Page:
The Soft vs. Hard part

Here are the key steps to make your own smartphone:

Scientists are using a mixture of chemistry with electronic components, and the vacuum cleaner itself.
The hard part, however, is in the electronics itself.

Step 1: Materials

  • 1. Aluminum: the material used in the cellphone is the most common one on store shelves. It can break down quickly, which is perfect for creating a vacuum cleaner. In fact, it's one of the primary materials our vacuum cleaner is built from.
  • 2. Magnesium sulfate: Another metal used in the vacuum cleaners, magnesium is known for it's ability to remove dust and grease. The downside is that it's rather expensive.
  • 3. Silicon: Silicon is another material used to make electronics. It's pretty cheap, and it has the ability to take apart and reassemble itself.

  • Step 2: Circuits

    Soft science starts with simple assumptions. It focuses on "puzzles," such as how can we measure something like the acceleration of a moving rock, or measure something like a force applied to a spring. The "puzzle" usually involves many assumptions, many assumptions with "no evidence," so the hypothesis has few, if any, pieces of evidence to support it. In short, it has no evidence to base it on.

    Hard science involves many assumptions – and is, by definition, based on evidence. It involves evidence that can be tested and tested again. It involves rigorous mathematical formulas and precise measurements, but it also takes "no evidence" for its assumptions.

    Now, let me back-track. In the "soft" science we had earlier mentioned, the idea is to use some kind of measurement to determine what some external force is doing to something. The more "fine detail" you have, the more "no evidence" you have.

    But first, let's try to get some ideas out of the way. When you pull a trigger, the mechanical action is the same:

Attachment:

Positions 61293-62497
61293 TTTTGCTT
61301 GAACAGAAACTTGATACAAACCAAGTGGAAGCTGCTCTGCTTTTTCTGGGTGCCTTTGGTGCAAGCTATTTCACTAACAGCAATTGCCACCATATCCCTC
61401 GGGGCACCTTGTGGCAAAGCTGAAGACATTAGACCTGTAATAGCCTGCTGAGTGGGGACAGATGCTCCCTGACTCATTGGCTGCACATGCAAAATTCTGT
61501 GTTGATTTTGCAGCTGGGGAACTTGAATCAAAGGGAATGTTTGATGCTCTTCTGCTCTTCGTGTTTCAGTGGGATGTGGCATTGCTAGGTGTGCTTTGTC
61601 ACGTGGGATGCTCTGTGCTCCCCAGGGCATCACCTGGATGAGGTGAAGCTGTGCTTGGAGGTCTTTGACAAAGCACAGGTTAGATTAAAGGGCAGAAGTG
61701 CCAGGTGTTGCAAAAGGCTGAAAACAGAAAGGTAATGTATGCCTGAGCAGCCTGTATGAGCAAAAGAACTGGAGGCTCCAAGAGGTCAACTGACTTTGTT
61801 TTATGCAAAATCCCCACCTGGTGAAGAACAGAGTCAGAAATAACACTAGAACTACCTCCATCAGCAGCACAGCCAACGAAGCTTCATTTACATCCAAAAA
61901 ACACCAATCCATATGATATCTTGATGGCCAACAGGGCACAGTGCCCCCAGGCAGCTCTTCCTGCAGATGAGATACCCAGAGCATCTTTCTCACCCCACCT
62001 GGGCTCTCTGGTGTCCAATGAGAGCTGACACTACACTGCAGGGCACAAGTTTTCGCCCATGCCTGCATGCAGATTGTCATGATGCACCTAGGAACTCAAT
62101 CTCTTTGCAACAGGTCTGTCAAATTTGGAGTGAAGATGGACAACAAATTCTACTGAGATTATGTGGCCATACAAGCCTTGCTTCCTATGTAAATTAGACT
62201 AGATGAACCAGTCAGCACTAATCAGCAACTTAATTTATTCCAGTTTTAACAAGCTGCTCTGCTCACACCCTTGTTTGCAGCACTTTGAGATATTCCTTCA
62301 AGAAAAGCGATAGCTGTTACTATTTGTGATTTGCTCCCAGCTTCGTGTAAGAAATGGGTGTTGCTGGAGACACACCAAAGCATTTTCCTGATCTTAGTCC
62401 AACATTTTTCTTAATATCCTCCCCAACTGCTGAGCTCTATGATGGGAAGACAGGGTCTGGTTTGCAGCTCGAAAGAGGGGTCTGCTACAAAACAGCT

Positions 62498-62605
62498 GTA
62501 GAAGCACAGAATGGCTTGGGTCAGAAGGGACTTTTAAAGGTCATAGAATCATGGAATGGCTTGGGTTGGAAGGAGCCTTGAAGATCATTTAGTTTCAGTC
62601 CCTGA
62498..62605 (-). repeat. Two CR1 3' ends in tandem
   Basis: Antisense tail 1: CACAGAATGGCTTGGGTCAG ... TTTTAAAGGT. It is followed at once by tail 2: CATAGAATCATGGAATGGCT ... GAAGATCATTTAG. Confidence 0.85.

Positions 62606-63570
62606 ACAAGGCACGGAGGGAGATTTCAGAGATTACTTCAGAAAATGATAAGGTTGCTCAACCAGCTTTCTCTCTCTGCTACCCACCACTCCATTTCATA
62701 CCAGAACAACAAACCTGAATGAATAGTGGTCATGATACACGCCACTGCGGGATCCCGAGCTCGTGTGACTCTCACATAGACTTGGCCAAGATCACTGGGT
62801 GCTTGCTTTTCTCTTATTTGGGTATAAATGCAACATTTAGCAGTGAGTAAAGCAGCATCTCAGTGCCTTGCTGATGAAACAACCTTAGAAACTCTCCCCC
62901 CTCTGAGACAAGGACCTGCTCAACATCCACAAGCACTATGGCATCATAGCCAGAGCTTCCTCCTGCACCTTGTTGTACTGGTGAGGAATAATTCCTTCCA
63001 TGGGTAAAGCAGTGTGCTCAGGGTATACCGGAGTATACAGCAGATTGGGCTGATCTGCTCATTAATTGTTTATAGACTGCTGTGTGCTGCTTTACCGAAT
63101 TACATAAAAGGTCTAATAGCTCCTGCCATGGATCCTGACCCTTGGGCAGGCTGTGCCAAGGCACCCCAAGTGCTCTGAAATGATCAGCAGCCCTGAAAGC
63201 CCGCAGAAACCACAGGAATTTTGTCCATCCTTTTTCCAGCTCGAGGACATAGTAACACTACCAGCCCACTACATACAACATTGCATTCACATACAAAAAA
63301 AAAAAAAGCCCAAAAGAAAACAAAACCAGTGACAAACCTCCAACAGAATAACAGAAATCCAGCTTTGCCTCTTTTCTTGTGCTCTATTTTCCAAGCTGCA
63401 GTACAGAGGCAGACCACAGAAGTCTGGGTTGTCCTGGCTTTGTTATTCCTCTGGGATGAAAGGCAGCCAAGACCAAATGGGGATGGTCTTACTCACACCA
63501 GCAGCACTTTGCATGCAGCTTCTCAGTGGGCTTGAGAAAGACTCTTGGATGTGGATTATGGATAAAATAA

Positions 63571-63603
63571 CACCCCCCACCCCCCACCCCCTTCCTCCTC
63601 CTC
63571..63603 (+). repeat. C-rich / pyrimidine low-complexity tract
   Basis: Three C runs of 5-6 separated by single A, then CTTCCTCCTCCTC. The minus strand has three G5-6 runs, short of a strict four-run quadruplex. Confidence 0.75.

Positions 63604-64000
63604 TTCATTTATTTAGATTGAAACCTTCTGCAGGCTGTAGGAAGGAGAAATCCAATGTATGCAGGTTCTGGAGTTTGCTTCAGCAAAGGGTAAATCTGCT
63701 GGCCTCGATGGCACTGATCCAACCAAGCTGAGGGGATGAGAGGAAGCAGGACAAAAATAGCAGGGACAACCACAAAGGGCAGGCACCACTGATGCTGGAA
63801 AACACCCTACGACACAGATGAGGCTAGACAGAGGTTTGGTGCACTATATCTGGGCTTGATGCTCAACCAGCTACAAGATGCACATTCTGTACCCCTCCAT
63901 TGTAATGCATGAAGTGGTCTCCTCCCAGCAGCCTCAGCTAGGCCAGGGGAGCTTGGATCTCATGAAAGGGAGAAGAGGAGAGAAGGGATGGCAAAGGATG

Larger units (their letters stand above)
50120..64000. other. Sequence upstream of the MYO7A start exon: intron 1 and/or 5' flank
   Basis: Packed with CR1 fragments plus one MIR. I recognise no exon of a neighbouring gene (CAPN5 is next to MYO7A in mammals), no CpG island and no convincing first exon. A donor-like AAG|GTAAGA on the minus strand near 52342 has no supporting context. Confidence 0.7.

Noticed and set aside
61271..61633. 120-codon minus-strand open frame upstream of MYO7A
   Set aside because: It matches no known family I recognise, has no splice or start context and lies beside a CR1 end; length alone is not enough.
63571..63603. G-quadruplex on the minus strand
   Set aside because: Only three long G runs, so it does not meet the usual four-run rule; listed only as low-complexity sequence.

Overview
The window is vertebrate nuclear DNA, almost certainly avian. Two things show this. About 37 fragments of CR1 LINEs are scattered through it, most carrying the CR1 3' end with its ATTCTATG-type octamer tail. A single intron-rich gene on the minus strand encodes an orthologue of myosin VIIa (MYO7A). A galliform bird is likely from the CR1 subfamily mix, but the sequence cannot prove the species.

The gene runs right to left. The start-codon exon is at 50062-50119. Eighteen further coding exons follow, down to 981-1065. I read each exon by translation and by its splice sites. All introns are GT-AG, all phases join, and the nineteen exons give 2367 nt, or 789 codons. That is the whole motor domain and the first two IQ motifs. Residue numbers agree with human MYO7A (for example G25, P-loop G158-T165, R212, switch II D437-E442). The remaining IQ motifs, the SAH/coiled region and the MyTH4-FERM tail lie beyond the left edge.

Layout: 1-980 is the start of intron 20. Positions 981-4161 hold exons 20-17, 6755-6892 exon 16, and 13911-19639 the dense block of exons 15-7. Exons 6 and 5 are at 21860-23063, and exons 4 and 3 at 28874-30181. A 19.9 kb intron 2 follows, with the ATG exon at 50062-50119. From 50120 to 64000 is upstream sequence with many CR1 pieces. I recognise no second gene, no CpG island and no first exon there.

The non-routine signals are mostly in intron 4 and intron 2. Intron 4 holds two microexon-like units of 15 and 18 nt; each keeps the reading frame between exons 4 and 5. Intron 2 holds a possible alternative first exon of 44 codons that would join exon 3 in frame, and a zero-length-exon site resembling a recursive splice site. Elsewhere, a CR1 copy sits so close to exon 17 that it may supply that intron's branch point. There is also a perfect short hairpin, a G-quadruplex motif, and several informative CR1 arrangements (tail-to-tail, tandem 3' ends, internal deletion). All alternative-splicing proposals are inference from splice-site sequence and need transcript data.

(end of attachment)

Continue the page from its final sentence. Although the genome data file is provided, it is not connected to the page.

A button. And a plunger. And a spring. A button.

    The physics of mechanical action are more complex than this, but we'll try to figure it out. For this article, we're using a single pin as our trigger, so there aren't much other physics to consider. (In fact, that's exactly why most trigger mechanisms are single-pin—just because we can't get that many pins into a design).

    A trigger is often simply wired to send pulses to two pins, and this will cause a specific reaction when your lever or screw is pulled. Most of the time, the reaction is a response to tactile, feel, or pressure. In our case, a trigger will only react to pressure, and we don't have any pressure.

    In his book, "The Art of Smartphones: The Science of the Smartphone," Mark Giesing explains the difference between soft science and hard science. I think it's a great book, and he explains very well how to think about the difference between soft and hard science in the smartphone.

    "If the human body has something called an excitatory neurotransmitter system that helps us process information, that may well explain how some of our behaviors have been hard-wired into our physiology," says John Kukull, Ph.D., co-founder of the Life Learning Group and author of the book "Inner-World Biology." "The human body is an excitatory system. Every time our muscles work, a small part of our brain is active, so that the signal from the brain travels and gets our muscles fired up. The muscles are then used in the way that they're supposed to be used," he says.

    This vacuum is connected to a vacuum bag which is made with a different material. After this we put the cord in the bag, close the bag and then connect the cord to the phone itself. You can check the results by pressing and holding the switch to indicate that something is happening. The cord is connected to the phone via the battery pack.

    For the last few months, I've been at the beginning of a research and development process in my new lab to design a more affordable "smart" vacuum-phone, and in particular I have been experimenting with ultrasonic frequency-based "smart" components - in this case, ultrasonic components capable of detecting the frequency of their environment.

    These ultrasonic components consist of multiple elements, and many of these elements (e.g. a sensor, power supply, etc.) contain integrated sensors which can be controlled by a microcontroller on the phone itself. For me, ultrasonic range-finding (ULF) in this case can be very useful; it gives a very precise range resolution, and it is much cheaper to develop than other types of ULF-range finding (e.g. DHT-type) systems. With the design of the new vacuum-phone in mind, I wanted to experiment on a real (non-virtual) phone.

    By the time she arrived a year and a half later, her voice had completely changed, and was becoming even more commanding then. Her tone had now gone from the gentle mumble of the "vacuum" recordings, to the booming, guttural "vang", or "war".

    Step 3: Testing